September 25, 2002 1:23pm EST
Cabbie Tarek Fahd eager to return to a career in journalism answers an intriguing ad seeking participants in a scientific experiment and pitches his ex-boss on a story about it. The program set up by a professor and his assistant involves 20 men who are confined for two weeks in a mock prison where they assume the roles of guards or prisoners. Those chosen will be paid handsomely closely monitored and (supposedly) immune to violence since it is strictly verboten. Just prior to entering the mock prison Tarek literally bumps into Dora (Maren Eggert) when their cars collide and a passionate one-night stand ensues. They part so that he can carry out his assignment. At the mock-prison Tarek who secretly wears a minicam hidden in his glasses is assigned to the "inmate" team not the choicer of the two categories since "inmates" are subjected to more rules and restrictions than their "guard" adversaries. Tarek's journalistic instincts soon take over as eager for a good story he provokes a guard who torments another inmate for not finishing his meal. Tarek in turn is punished and humiliated thus further and dangerously stoking the rivalry and inciting several guards including their pernicious leader Berkus (Justus von Dohnanyi ) and the dangerously aggressive Eckert (Timo Dierkes). Things get out of hand and the violence escalates to fatal proportions until Tarek fortified by the love of a woman saves the day.
As he showed in Run Lola Run Moritz Bleibtreu as Tarek has true star quality. He's a pleasure to watch plus he's thoroughly believable. Bleibtreu is no doubt helped by the strong supporting roles including von Dohnanyi as Berkus Dierkes as Eckert Edgar Selge as the effete Professor and Andrea Sawatzki as skeptical assistant Dr. Grimm who will pay a price.
Like so many books plays and films before it Das Experiment in German with English subtitles focuses on how good intentions go disastrously astray when people are thrown together and human nature rears its ugliest head. Blessed with his fine actors director Oliver Hirschbiegel works from a script by Mario Giordano Christoph Darnstadt and Don Bohlinger who adapted it from a book that recalls a real-life Stanford University experiment. Hirschbiegel ably delivers some nifty visuals meant to be the hero's point-of-view as seen through his embedded minicam. The director is a master of pacing which helps overcome the fact that his set and story don't always persuade and he turns his parable into an eminently watchable piece.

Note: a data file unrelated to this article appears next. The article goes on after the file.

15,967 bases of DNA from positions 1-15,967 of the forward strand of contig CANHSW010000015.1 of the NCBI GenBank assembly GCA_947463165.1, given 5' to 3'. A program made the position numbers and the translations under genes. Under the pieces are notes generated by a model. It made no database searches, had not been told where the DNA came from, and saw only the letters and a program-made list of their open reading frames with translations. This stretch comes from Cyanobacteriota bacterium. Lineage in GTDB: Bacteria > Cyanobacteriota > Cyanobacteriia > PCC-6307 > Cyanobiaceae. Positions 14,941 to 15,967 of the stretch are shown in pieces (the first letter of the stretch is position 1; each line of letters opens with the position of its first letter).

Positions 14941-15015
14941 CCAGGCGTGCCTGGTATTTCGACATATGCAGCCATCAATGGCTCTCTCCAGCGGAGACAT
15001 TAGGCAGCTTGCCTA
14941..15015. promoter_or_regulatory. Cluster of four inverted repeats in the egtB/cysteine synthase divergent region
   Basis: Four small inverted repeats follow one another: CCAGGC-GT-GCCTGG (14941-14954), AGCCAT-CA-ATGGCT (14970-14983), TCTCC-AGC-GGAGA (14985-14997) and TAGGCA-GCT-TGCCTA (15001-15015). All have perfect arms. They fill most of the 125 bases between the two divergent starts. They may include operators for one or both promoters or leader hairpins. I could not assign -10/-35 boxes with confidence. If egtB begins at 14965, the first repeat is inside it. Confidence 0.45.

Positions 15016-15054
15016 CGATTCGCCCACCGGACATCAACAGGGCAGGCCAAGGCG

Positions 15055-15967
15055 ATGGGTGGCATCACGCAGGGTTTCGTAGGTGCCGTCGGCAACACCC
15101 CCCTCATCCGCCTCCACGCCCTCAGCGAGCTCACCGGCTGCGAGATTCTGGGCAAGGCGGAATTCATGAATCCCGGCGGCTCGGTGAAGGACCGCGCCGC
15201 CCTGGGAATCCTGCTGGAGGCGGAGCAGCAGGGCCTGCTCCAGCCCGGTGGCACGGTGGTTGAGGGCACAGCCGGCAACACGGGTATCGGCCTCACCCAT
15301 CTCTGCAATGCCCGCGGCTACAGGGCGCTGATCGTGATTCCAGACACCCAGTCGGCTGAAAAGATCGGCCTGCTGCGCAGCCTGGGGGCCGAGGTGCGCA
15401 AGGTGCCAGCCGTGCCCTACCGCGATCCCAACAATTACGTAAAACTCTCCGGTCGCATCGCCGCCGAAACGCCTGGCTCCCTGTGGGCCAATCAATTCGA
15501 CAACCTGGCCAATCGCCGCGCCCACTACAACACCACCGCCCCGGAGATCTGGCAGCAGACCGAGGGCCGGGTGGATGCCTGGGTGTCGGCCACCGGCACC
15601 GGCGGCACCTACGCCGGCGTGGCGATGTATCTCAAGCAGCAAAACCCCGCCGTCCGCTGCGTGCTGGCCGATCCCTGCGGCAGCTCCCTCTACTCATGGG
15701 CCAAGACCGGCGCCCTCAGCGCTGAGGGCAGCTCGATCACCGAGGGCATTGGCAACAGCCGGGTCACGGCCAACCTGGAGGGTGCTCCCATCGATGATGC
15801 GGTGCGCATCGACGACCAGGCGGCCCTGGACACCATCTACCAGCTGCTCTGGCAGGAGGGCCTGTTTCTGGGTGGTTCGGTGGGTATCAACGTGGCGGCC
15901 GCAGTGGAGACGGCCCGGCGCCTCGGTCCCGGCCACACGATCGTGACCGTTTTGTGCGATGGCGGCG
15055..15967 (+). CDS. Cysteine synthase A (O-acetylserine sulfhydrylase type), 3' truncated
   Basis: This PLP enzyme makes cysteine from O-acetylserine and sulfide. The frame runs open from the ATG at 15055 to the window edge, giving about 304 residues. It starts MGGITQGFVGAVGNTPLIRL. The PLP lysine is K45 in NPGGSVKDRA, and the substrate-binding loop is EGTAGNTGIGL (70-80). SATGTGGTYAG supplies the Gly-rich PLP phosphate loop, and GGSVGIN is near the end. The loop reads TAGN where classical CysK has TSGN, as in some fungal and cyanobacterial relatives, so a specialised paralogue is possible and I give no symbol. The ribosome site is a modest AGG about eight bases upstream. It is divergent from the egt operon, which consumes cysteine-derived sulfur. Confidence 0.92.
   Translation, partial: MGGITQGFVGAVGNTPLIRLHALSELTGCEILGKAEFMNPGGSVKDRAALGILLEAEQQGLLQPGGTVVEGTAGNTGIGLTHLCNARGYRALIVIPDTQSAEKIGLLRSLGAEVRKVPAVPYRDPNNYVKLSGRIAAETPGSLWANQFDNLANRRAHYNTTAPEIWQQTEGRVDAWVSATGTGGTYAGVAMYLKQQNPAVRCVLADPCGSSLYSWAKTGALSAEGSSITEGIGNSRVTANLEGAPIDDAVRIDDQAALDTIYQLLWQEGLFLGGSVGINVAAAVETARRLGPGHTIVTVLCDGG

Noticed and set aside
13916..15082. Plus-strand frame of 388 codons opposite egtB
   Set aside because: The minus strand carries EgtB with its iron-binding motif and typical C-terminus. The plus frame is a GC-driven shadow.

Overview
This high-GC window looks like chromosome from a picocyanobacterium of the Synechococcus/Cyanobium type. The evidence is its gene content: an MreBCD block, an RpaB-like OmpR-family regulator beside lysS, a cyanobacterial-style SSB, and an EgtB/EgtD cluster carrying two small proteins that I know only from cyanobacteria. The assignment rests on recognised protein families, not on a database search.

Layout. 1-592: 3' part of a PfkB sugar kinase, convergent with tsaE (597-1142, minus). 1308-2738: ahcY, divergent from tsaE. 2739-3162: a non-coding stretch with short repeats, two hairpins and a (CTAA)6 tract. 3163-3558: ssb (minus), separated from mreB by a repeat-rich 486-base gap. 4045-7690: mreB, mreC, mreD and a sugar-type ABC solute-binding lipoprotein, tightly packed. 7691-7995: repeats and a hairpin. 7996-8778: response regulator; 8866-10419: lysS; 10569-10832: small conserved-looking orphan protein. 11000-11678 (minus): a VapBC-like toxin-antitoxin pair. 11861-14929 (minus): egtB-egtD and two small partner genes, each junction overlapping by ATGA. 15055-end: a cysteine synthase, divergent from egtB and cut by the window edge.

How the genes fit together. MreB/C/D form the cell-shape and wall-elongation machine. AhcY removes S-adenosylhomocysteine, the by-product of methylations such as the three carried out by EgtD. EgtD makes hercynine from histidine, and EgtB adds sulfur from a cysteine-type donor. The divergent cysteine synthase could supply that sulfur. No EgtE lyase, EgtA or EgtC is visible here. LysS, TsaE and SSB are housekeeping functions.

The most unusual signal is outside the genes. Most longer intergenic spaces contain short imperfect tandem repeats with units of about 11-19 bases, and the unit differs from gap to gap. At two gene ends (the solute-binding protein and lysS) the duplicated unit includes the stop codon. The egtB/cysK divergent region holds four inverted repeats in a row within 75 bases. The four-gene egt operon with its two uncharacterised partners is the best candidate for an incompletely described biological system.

When gullible small-town square Paul (Biggs) gets a scholarship to a prestigious New York City university he's ripe for the plucking from the likes of his spoiled rich roommates (Zak Orth Tom Sadoski Jimmi Simpson). Meanwhile Paul's classmate Dora (Mena Suvari) tries to balance schoolwork off-campus jobs and a covert relationship with her world lit professor (Greg Kinnear). Will Paul and Dora two very different breeds of social outcast find a way to hook up? You don't need SAT scores in the 99th percentile to figure that one out.
Biggs' natural goofiness and Everyboy likability go a long way toward making "Loser" watchable but there's little the talented young actor can do with the lifeless increasingly predictable storyline. Suvari who functioned well enough as "American Beauty's" teen lust object ranges from weak to downright awful trying to navigate a lead role in this vastly inferior film. Kinnear lends a piggish charm to his people-using misogynist prof easily the film's most entertaining character.
Writer-director Amy Heckerling who so successfully mined the comic potential of '80s and '90s youth culture in the genre classics "Fast Times at Ridgemont High" and "Clueless " scores surprisingly few laughs in moving her act to an institution of higher learning. To its credit "Loser" shows more respect for the audience's intelligence than the average campus comedy fare taking the time to delve into a few real issues (teacher/student relationships inequalities between rich and middle-class students) along the way but the results simply don't generate the sparks Heckerling's earlier high school films did.